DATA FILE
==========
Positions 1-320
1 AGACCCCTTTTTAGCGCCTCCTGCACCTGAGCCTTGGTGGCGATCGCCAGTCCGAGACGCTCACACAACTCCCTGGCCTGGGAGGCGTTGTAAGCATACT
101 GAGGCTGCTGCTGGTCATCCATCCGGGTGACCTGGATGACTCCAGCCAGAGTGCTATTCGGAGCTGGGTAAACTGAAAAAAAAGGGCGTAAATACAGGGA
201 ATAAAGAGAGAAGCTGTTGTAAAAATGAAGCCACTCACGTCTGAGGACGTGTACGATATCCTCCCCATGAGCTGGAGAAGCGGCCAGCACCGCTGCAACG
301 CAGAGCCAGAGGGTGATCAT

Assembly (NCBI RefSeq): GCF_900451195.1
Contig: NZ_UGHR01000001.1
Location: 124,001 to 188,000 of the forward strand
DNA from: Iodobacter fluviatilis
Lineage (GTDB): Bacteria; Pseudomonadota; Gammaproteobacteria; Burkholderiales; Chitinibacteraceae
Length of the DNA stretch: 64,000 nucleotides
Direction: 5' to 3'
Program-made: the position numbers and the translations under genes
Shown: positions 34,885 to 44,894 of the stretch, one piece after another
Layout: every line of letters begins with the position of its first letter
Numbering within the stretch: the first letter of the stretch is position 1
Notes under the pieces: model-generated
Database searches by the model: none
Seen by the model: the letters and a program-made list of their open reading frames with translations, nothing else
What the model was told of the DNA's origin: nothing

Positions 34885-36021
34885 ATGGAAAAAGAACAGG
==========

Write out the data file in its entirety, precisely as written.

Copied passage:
Positions 1-320
1 AGACCCCTTTTTAGCGCCTCCTGCACCTGAGCCTTGGTGGCGATCGCCAGTCCGAGACGCTCACACAACTCCCTGGCCTGGGAGGCGTTGTAAGCATACT
101 GAGGCTGCTGCTGGTCATCCATCCGGGTGACCTGGATGACTCCAGCCAGAGTGCTATTCGGAGCTGGGTAAACTGAAAAAAAAGGGCGTAAATACAGGGA
201 ATAAAGAGAGAAGCTGTTGTAAAAATGAAGCCACTCACGTCTGAGGACGTGTACGATATCCTCCCCATGAGCTGGAGAAGCGGCCAGCACCGCTGCAACG
301 CAGAGCCAGAGGGTGATCAT

Assembly (NCBI RefSeq): GCF_900451195.1
Contig: NZ_UGHR01000001.1
Location: 124,001 to 188,000 of the forward strand
DNA from: Iodobacter fluviatilis
Lineage (GTDB): Bacteria; Pseudomonadota; Gammaproteobacteria; Burkholderiales; Chitinibacteraceae
Length of the DNA stretch: 64,000 nucleotides
Direction: 5' to 3'
Program-made: the position numbers and the translations under genes
Shown: positions 34,885 to 44,894 of the stretch, one piece after another
Layout: every line of letters begins with the position of its first letter
Numbering within the stretch: the first letter of the stretch is position 1
Notes under the pieces: model-generated
Database searches by the model: none
Seen by the model: the letters and a program-made list of their open reading frames with translations, nothing else
What the model was told of the DNA's origin: nothing

Positions 34885-36021
34885 ATGGAAAAAGAACAGG